If you don’t already have at minimum a 1x bodyweight Back Squat, a 1.5x bodyweight Deadlift, or a strict pull up, then your priority should be to get stronger. How? Attend a Strength class 1-2 times per week. In Strength classes, our members follow one of a handful of different 5-6 week strength training programs, and many people receive customized or altered programs specific to their goals or needs.
But why do strength training? Here are 3 reasons:
1. Look Better Naked
Strength training is an essential piece to initiating weight loss, busting through plateaus in a continuing weight loss journey, and getting the sexy body you want. And almost everyone says they want to look better naked. (“Keep it sexy!” as Courtney says.) Skinny-fat is unhealthy and definitely not sexy.
“I loved this class from day one. I have seen major results in not only my strength, but my performances in WOD’ s for fitness! Doesn’t hurt that I have shed inches and pounds off my body and really seeing muscle definition. You really get to focus on your self, your progress and your next goal. Adding this class has renewed my excitement for CF and I’m looking toward to starting my next cycle of the 6-week program.”
Most people say they want to look “toned” and lean. To achieve that, you need to build lean muscle mass through strength training.
Increasing your lean muscle mass will also raise your resting metabolic rate; that is, with more muscle, your body burns more calories while doing nothing. Combine that with some simple shifts in your diet to emphasize fat burning, and you will get that toned look that you want.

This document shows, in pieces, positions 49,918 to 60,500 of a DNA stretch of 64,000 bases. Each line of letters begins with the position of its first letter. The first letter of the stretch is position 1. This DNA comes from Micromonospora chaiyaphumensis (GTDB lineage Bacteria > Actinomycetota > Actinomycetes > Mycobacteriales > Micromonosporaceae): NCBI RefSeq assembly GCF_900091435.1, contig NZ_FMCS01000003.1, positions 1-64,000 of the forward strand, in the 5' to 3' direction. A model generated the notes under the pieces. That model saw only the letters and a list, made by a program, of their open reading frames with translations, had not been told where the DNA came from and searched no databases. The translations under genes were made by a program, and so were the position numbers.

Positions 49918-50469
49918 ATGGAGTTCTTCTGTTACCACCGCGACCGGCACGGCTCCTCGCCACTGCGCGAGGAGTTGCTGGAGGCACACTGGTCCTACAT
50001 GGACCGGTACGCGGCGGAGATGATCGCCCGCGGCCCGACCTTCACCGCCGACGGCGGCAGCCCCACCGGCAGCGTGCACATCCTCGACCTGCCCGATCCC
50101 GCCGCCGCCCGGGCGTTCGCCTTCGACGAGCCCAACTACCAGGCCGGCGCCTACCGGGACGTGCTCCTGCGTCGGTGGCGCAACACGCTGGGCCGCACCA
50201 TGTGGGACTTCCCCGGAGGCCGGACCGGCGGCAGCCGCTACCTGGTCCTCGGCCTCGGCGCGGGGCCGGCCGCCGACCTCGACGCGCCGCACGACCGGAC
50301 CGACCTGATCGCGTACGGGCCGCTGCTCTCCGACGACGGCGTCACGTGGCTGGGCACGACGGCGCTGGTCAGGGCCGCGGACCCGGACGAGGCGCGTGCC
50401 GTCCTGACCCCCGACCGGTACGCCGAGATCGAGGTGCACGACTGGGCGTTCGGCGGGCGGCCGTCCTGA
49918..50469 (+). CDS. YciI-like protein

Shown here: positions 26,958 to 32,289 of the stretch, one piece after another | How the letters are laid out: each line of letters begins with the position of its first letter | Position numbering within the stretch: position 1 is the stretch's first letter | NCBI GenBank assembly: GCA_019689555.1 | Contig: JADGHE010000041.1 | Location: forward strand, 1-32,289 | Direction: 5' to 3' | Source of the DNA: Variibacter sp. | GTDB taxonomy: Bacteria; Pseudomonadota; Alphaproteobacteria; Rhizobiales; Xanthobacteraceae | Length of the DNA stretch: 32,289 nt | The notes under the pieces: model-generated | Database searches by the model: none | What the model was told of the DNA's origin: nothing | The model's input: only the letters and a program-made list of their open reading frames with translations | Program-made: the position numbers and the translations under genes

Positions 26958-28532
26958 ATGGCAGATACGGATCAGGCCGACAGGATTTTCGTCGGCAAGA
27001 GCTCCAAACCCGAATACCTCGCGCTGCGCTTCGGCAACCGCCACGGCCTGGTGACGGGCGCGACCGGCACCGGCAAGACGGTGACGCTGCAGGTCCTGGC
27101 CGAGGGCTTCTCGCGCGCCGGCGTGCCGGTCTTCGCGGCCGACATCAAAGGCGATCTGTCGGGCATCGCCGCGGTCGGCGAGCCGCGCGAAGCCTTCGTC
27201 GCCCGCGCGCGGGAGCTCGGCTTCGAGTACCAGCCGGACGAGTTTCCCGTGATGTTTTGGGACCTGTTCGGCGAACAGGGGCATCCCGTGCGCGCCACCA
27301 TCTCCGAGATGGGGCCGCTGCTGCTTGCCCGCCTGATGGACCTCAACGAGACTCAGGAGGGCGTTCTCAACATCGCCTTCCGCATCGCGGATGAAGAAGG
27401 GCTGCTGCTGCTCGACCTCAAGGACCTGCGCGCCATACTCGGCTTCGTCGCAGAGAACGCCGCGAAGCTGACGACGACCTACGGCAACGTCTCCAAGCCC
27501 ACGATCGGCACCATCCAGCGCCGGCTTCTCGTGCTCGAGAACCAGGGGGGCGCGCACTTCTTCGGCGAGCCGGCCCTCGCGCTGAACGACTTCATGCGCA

2. Improve Your Health and Live Longer
How strong you are determines how capable you are in life. Your level of strength determines whether you can rescue a human or animal in distress. Whether you can keep up with your kids or complete your backyard landscaping project. And whether you’ll be an independent elder or one in a nursing home.
Stronger people are healthier and live longer. Resistance, or strength training, decreases risk of injury in sports and in daily life. It improves your posture, mobility, and balance. It increases bone density and reduces the risk of osteoporosis. It also increases insulin sensitivity thereby decreasing risk of diabetes and heart disease. Strength training eases back pain, other bodily pains, and joint problems like arthritis. Need I go on?